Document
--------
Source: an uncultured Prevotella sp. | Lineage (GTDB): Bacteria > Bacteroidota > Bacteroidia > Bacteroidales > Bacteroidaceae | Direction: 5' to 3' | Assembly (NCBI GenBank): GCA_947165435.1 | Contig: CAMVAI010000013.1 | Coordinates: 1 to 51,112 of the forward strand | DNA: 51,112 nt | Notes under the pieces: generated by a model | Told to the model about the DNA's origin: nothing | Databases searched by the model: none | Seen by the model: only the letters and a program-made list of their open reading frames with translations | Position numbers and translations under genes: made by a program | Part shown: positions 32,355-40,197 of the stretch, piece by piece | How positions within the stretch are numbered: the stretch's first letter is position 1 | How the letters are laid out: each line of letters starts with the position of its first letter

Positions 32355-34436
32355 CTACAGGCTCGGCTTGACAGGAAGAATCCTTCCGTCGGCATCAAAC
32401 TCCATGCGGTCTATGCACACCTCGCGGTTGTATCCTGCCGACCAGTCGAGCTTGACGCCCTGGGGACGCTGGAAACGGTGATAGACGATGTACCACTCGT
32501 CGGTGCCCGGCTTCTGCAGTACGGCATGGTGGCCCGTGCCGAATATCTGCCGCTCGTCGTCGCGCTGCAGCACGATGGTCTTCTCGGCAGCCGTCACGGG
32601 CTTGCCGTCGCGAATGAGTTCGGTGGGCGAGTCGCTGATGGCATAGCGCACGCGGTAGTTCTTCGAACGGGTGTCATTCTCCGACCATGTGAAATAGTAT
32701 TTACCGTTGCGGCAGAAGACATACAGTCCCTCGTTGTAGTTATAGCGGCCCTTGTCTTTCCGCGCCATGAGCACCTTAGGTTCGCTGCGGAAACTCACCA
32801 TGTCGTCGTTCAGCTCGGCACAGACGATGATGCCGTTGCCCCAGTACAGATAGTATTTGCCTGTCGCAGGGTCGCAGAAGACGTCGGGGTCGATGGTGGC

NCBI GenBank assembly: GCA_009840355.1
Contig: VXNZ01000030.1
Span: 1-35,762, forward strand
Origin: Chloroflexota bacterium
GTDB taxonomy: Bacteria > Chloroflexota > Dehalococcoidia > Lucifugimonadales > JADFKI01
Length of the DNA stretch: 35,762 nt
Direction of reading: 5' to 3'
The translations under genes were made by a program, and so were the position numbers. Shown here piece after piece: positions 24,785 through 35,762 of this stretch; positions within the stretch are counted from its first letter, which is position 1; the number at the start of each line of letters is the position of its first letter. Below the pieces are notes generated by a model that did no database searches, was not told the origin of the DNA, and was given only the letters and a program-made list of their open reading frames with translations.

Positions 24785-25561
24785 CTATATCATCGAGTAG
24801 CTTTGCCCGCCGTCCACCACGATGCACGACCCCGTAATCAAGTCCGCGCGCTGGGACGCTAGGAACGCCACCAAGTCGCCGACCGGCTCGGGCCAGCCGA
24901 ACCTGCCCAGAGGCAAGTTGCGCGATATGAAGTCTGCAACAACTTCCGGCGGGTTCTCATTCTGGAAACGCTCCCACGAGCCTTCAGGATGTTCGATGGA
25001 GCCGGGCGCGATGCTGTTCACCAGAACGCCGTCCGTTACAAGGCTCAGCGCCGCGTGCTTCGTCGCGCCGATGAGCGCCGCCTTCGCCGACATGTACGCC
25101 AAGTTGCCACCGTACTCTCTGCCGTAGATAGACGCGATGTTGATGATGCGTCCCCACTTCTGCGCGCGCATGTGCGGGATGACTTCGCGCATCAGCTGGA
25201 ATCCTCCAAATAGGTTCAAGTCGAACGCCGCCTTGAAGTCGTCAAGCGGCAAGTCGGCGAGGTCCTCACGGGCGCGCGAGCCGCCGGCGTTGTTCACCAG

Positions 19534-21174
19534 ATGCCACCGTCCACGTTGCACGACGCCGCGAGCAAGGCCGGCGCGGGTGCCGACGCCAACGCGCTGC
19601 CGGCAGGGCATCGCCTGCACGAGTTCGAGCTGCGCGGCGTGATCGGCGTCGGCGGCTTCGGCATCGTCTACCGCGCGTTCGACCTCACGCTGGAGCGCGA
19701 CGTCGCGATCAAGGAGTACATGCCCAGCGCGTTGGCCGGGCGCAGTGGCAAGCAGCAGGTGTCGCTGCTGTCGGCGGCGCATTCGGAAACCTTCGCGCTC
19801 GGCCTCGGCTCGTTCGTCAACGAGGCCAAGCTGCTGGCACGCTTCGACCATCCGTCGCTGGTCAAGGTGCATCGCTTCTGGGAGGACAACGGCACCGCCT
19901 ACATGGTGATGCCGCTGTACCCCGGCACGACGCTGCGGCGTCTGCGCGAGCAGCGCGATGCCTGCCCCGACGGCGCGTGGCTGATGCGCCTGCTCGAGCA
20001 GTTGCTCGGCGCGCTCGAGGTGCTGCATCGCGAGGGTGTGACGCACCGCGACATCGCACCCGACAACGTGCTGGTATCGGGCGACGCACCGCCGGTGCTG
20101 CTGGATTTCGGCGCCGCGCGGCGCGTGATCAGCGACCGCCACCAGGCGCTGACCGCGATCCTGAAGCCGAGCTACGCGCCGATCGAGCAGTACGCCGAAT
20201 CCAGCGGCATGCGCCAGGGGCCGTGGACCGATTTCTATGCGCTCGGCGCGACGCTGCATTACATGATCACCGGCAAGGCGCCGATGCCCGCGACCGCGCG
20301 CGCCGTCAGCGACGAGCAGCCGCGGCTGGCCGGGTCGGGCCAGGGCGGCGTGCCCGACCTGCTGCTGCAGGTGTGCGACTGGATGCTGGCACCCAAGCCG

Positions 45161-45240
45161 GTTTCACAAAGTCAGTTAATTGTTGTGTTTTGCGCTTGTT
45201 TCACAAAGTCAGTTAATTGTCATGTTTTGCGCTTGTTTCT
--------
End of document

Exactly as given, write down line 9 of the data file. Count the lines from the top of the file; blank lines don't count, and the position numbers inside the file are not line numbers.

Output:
NCBI GenBank assembly: GCA_009840355.1